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I'm studying a reverse engineering course and here is an example about obfuscation indirect addresses:

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The course says:

  1. The original code moves the content of the CH register to DL and the output will be 'I'.
  2. In the obfuscated code, the "BL" value, which is "70", will be moved to DL by the "MOV DL, BL" instruction.
  3. However, since "ADD CS:[SI], AH" is used, the contents of AH will be added to "BL". Therefore, BL value will be 72.
  4. Since the instruction will make a jump to the following 2 instructions, the CH contents will be moved to DL and the output will be 'I' in place of 'H'.

I don't understand points 3 and 4. Will the last byte at the L1 line be incremented by 2? What really happens?

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Point 3 describes the self-modification of the "MOV DL,BL" instruction, that will become "MOV BL,DL". However, the "Therefore" part is wrong. DL is not defined, it might not hold 72 afterwards. The "LEA" line should say "L1+1", otherwise the wrong part of the instruction is modified.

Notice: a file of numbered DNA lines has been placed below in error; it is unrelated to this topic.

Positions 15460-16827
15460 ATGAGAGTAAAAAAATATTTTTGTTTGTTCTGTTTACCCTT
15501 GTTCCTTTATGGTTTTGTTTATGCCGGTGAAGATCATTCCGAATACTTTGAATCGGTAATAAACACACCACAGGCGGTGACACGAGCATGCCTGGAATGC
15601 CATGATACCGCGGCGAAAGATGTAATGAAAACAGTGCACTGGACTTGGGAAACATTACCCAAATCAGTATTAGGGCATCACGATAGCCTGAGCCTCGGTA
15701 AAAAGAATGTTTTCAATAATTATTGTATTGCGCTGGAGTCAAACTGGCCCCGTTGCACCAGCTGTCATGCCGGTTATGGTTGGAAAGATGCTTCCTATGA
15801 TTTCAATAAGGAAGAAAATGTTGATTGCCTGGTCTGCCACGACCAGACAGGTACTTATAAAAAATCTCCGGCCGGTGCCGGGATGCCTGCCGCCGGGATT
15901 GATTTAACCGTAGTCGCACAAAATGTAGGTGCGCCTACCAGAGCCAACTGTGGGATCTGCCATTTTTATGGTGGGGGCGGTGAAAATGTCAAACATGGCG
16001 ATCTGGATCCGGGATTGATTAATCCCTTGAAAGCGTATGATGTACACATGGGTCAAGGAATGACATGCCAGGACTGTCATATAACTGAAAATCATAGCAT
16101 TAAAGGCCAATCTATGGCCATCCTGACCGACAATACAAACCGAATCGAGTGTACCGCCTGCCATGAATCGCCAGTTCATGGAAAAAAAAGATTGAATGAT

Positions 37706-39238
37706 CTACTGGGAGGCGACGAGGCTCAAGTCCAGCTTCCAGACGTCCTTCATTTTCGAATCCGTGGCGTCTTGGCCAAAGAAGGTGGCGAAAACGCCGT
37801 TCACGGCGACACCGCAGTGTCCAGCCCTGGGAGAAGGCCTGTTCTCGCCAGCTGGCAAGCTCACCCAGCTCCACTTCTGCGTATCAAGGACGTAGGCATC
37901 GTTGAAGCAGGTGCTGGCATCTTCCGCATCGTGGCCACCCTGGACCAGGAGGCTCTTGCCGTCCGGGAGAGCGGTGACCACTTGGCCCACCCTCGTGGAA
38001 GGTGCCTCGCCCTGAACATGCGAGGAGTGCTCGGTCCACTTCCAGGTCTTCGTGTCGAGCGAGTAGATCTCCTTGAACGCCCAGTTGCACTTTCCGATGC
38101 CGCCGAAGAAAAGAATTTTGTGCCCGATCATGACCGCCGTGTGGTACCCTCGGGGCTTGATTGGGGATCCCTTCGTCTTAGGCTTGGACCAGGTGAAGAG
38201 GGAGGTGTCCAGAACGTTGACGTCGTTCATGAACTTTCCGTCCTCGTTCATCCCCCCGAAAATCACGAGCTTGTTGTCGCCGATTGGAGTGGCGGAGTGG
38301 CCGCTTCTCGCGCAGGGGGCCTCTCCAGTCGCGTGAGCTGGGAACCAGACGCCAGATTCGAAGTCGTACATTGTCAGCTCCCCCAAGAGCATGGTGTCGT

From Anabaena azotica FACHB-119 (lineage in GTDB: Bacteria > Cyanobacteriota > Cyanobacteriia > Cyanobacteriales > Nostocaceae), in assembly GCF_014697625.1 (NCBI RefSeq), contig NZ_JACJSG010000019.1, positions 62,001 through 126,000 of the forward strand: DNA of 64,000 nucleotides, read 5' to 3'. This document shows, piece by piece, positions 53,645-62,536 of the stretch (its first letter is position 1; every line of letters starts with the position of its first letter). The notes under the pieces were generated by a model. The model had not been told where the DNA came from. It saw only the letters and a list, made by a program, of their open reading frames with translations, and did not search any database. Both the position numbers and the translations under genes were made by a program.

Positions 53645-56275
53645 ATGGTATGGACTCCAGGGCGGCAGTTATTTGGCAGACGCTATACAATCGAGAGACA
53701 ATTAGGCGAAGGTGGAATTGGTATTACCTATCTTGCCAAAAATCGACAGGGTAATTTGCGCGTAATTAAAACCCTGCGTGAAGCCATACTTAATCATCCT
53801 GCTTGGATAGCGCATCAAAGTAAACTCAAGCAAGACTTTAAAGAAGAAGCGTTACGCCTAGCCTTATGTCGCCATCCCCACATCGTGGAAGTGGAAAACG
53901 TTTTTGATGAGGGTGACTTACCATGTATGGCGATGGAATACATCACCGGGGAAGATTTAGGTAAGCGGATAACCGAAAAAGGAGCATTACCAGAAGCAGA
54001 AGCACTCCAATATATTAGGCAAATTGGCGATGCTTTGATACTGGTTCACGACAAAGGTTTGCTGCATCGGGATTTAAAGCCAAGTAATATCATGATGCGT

Point 4 is wrong because point 3 is wrong. It's trying to describe which register will be used after the self-modification. The intention is that CH is no longer being moved, and CL would be used instead, but the faulty obfuscation does not involve CL, so the point is lost.

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    Thanks Peter, I think I understand the principle Too bad the example is wrong
    – nerios
    Feb 18, 2023 at 19:54

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